Although originally political in nature, the differences between
Sunni and Shia interpretations rapidly took on theological overtones.
In principle, a Sunni approaches God directly: there is no clerical
hierarchy. Some duly appointed religious figures, such as imams,
however, exert considerable social and political power. Imams
usually are men of importance in their communities, but they need
not have any formal training. Committees of socially prominent
worshipers usually are responsible for managing major mosque-owned
lands. In most Arab countries, the administration of waqfs (religious
endowments) has come under the influence of the state. Qadis (judges)
and imams are appointed by the government.
The Muslim year has two religious festivals: Id al Adha, a sacrificial
festival held on the tenth day of Dhu al Hijjah, the twelfth,
or pilgrimage, month; and Id al Fitr, the festival of breaking
the fast, which celebrates the end of Ramadan on the first day
of Shawwal, the tenth month. To Sunnis these are the most important
festivals of the year. Each lasts three or four days, during which
time people put on their best clothes and visit, congratulate,
and bestow gifts on each other. In addition, cemeteries are visited.
Id al Fitr is celebrated more festively because it marks the end
of Ramadan. Celebrations also take place, although less extensively,
on the Prophet's birthday, which falls on the twelfth day of Rabi
al Awwal, the third month.
With regard to legal matters, Sunni Islam has four orthodox schools
that give different weight in legal opinions to prescriptions
in the Quran, to the hadith, to the consensus of legal scholars,
to analogy (to similar situations at the time of the Prophet),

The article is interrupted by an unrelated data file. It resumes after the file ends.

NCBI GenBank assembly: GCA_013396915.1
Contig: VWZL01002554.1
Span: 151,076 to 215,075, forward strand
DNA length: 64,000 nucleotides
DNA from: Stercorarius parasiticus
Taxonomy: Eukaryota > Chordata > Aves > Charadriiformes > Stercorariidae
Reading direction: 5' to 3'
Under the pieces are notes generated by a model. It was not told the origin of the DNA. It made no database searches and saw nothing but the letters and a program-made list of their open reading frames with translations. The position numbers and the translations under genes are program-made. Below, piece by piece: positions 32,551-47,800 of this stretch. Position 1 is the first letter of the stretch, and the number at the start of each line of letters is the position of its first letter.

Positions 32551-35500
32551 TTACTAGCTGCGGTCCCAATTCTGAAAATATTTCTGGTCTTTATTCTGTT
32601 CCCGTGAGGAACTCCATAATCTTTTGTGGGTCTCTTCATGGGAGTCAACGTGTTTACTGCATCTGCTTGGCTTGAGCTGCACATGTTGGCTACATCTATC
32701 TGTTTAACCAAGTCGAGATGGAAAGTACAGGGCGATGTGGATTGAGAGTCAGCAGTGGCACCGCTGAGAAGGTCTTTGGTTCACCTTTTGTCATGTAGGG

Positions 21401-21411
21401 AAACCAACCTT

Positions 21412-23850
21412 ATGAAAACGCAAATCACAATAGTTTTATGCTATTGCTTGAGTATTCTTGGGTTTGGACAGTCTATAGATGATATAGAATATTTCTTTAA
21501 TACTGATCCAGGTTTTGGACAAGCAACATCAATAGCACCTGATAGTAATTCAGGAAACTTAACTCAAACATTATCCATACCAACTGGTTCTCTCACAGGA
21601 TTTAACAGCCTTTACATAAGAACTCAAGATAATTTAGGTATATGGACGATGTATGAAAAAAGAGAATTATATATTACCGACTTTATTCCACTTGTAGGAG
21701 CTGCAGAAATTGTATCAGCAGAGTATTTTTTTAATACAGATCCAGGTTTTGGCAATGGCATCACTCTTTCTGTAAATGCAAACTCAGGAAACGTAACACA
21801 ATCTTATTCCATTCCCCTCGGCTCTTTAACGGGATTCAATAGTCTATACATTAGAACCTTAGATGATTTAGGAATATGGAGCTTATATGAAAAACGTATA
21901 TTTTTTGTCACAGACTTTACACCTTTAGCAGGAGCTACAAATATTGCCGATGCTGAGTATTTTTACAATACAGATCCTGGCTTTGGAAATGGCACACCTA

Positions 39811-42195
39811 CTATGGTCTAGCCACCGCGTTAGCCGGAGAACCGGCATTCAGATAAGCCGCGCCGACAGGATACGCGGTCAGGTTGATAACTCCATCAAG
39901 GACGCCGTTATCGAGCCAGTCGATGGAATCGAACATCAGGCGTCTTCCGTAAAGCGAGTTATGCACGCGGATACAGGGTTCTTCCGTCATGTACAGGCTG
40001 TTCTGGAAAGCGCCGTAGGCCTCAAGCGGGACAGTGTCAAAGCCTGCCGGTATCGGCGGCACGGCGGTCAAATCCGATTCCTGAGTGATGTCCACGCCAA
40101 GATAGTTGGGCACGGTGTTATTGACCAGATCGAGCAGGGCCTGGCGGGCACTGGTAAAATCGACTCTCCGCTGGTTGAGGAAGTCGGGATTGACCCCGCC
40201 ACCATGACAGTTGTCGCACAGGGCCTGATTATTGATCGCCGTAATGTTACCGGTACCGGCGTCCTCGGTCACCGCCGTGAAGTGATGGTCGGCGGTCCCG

and to reason or opinion. Named for their founders, the earliest
Muslim legal schools were those of Abd Allah Malik ibn Anas (ca.
715-95) and An Numan ibn Thabit Abu Hanifa (ca. 700-67). The Maliki
school was centered in Medina, and the lawbook of Malik ibn Anas
is the earliest surviving Muslim legal text, containing a systematic
consensus of Medina legal opinions. The Hanafi school in Iraq
stressed individual opinion in making legal decisions. Muhammad
ibn Idris ash Shafii (767-820), a member of the tribe of Quraysh
and a distant relative of the Prophet, studied under Malik ibn
Anas in Medina. He followed a somewhat eclectic legal path, laying
down the rules for analogy that were later adopted by other legal
schools. The last of the four major Sunni legal schools, that
of Ahmad ibn Muhammad ibn Hanbal (780-855), was centered in Baghdad.
The Hanbali school, which became prominent in Arabia as a result
of Wahhabi (see Glossary) influence, gave great emphasis to the
hadith as a source of Muslim law but rejected innovations and
rationalistic explanations of the Quran and the traditions (see
Wahhabi Islam and the Gulf , this ch.).
Data as of January 1993